Recent studies estimate that approximately 18,000 to 50,000 people are trafficked into the United States annually.
Florida is one of the top three "destination states" within the U.S. for trafficking. It's not Florida's beautiful scenery that draws them but rather industrial sectors such as a large service industry, agriculture and the presence of large airports, coastlines and other transit ports that make our state attractive to traffickers.
There is much information that we do not know about human trafficking due to the secretive nature and fear of the victims involved. However, we do know that the people who are often preyed upon by traffickers do not speak English, are very poor or vulnerable due to age, disability, education, etc. We also know of the tactics traffickers use such as kidnapping and making false promises of better lives and work in the U.S. People who are trafficked come from unstable and economically devastated places. They may have been victimized or abandoned, such as "throw away kids." Many are seeking work so that they can provide for themselves and their families. Traffickers count on economic deprivation, high rates of illiteracy and people who are desperate.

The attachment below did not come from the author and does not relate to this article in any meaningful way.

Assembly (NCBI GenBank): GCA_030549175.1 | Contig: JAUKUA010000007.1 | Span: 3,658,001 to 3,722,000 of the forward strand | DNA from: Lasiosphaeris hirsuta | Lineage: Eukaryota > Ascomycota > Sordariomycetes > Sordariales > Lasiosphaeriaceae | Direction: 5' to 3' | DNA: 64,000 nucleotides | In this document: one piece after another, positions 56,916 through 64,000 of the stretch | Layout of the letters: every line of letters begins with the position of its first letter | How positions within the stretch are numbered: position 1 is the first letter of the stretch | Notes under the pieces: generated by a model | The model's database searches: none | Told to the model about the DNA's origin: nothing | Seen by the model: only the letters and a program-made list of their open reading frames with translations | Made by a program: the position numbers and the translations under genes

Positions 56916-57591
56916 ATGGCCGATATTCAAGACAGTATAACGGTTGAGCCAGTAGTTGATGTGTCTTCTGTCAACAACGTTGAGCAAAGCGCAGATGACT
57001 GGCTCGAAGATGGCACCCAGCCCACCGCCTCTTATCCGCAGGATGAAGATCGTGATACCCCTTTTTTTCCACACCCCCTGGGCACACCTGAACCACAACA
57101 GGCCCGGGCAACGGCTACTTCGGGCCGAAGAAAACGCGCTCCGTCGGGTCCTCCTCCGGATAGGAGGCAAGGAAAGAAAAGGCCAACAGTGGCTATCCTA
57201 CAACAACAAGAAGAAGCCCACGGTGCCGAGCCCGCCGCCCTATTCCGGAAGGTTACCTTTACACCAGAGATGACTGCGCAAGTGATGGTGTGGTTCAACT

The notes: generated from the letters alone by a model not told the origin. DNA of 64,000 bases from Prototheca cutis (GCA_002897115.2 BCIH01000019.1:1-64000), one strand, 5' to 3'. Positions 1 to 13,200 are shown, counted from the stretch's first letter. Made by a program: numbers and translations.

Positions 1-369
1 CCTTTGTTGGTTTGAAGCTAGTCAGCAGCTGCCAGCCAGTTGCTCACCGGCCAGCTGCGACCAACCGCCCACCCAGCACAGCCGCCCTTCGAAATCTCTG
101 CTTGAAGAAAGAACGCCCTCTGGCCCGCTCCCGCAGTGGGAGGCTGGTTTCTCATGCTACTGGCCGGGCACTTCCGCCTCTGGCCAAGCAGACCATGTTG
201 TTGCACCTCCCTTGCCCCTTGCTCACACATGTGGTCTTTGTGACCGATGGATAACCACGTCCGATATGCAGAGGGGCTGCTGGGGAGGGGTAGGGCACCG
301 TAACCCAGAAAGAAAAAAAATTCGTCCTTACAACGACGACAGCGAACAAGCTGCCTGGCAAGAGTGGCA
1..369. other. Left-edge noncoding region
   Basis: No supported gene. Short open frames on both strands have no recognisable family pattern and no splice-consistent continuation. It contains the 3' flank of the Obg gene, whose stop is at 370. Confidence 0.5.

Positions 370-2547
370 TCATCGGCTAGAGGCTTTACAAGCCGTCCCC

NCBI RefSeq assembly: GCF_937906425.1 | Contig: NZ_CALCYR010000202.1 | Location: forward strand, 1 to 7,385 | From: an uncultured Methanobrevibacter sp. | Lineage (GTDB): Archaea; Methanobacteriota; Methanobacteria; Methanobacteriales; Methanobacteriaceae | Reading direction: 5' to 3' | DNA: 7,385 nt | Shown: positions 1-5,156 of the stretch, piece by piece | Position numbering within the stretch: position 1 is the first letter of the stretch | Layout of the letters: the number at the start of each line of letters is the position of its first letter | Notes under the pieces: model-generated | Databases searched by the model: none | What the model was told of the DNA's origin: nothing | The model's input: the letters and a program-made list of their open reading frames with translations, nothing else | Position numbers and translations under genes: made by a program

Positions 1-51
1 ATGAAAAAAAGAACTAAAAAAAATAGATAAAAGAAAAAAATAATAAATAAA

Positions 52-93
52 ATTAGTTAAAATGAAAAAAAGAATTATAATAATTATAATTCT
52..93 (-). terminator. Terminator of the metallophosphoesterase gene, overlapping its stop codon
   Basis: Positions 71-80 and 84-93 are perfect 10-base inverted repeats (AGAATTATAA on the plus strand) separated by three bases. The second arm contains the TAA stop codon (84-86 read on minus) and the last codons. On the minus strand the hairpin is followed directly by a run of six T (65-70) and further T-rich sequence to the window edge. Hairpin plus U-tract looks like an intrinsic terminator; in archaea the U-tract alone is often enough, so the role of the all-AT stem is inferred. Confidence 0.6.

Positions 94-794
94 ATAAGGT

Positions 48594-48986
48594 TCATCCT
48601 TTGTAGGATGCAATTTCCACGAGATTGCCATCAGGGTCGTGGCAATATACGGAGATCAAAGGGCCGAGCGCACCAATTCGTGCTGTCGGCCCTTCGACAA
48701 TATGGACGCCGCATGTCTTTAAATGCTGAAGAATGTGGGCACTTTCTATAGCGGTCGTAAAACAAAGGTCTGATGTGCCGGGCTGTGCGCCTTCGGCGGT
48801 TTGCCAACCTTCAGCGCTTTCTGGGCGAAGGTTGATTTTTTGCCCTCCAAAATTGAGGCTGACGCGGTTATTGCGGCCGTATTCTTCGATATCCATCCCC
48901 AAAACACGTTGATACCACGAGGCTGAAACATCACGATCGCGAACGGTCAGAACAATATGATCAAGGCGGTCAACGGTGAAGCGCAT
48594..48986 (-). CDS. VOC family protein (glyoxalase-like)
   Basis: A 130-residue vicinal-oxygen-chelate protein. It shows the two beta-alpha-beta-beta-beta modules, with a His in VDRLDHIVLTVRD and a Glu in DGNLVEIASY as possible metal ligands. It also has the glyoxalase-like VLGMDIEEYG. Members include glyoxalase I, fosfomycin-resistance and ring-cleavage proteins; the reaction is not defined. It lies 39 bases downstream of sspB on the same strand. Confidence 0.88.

Next to drug trafficking, human trafficking is the most lucrative business for organized crime. Recent estimates show that the human trafficking business yields approximately $9 billion in profits each year. Unlike drugs and arms traffickers, human traffickers can continue to exploit their victims after the initial point of sale. Traffickers hold their victims by physically isolating or guarding them as well as coercing them psychologically. Most victims don't' even know where they are in the U.S. nor do they know that they have any rights under U.S. law.